Put that the Prime Minister had said that the threat level from the Afghan/Pakistan border region had diminished and were there any updated statistics, the Prime Minister’s Spokesman (PMS) told the assembled press that the Prime Minister had been advised that the relevant threat level had been reduced.
On whether this was significant, the PMS replied that it was significant in that the Prime Minister reported it to the House and was very keen to give the House regular updates on what was going on. The Prime Minister wanted to provide some granular information about what was going on, on the ground so people could see where we were making progress.
Asked if the Prime Minister had spoken to Sir Jock Stirrup, the PMS said that the Prime Minister spoke to him regularly and saw him during his visit to Afghanistan. The point the Prime Minister was making in the House was that his tenure had been extended prior to the election to ensure that there was continuity.
When asked if the previous Government had overestimated the threat from the Afghan/Pakistan region, the PMS replied that he was not in a position to quantify the statement made by the Prime Minister; he was reporting on the latest information.
Asked whether the UK was facing the same amount of threats but from different places or less plots in total, the PMS said that the Prime Minister was focussing on this region as that was where we were seeking to deal with al Qaida and referred people back to the statement.
On whether there had been a formal change to the threat level, the PMS said that he would come back to people on the point of threat levels if there was any more information.
Asked if the Prime Minister saw the reduction of the threat level as a vindication of the previous administration’s strategy, the PMS said that the Prime Minister had been clear that the strategy that we were employing was the McChrystal strategy. The strategy had been in place for six months and we were committed to the full 18 months. Asked if the Government was committed to the extent that the UK would review force numbers in December like President Obama and perhaps reduce them next July, the PMS said that clearly there was a review point in December and the Prime Minister had made clear over the last few days that he wanted to be actively involved in that process.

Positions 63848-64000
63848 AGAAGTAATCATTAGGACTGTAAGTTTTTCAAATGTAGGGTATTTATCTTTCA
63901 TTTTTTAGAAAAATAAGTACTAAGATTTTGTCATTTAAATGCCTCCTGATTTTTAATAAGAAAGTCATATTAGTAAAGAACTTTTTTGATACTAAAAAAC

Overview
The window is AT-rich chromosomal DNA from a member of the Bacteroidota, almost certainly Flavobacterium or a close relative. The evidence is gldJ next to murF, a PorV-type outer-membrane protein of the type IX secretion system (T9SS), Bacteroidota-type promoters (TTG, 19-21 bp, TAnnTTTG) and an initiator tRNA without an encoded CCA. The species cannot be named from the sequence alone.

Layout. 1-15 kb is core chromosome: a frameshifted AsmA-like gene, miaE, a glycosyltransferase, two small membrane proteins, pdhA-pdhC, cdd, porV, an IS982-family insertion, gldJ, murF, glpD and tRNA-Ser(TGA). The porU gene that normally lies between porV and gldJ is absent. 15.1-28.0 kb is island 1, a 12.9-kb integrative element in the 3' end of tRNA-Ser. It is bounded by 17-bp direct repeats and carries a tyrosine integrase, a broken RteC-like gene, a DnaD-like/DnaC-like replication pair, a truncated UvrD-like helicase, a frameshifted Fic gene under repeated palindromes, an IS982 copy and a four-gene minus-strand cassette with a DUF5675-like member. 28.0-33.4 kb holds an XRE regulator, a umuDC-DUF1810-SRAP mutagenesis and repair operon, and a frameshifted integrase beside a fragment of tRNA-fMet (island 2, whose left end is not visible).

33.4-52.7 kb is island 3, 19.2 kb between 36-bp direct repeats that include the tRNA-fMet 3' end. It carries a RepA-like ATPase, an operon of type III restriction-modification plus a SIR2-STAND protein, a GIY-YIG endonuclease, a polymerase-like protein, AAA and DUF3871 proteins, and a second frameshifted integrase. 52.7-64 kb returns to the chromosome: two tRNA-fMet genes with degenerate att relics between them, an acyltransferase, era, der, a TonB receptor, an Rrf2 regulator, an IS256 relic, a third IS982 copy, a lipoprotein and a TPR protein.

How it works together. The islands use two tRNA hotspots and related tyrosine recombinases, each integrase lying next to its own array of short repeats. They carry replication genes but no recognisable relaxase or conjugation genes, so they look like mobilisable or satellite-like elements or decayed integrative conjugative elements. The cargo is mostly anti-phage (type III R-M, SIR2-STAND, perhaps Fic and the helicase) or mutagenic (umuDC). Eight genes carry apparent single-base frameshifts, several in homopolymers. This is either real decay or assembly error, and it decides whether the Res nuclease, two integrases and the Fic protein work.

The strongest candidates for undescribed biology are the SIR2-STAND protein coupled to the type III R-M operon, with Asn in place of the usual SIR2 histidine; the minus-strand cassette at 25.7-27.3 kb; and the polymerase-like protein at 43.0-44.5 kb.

Asked if a reduction in troop numbers would come from the Strategic Defence Review (SDR) or from the review in December, the PMS replied that comments on troop reduction were made by the Defence Secretary in the context of the SDR. Any announcement on that would come when the SDR process was concluded.
Asked whether the two things were related, the PMS said that the SDR was about the UK’s broader capability and what would be happening to Defence in this country in the longer term. There was some relationship between those two factors but they had different focuses.
Asked when the Prime Minister would be getting the report and whether he would be visiting any of the families involved, the PMS said he was not aware of any current plans to meet anyone; most of this was being dealt with by the Northern Ireland Office. As to when the Government received the report, it would receive it 24 hours in advance.
Put that the Saville Inquiry was 12 years in the making and was 10 volumes long and therefore was 24 hours sufficient for the Secretary of State to make a statement on it, the PMS said that the procedures for the release of the inquiry had been agreed for some time. The exact arrangements were based on plans of the previous Government and agreed with the Speaker. The PMS was unaware of anything this Government had done to change those arrangements.
Asked if the Prime Minister would give a credible response to the report, the PMS said that he would.
On whether the Prime Minister would reflect any apportioned blame in his statement tomorrow, the PMS advised people to wait for the statement.
Asked whether the Government’s position reflected the comments made by Ken Clarke, the PMS said that Ken Clarke was referring to the process, rather than the inquiry itself.
Asked whether Owen Patterson would be tasked with producing a response to the report, the PMS replied that he would not get into that level of detail on the process.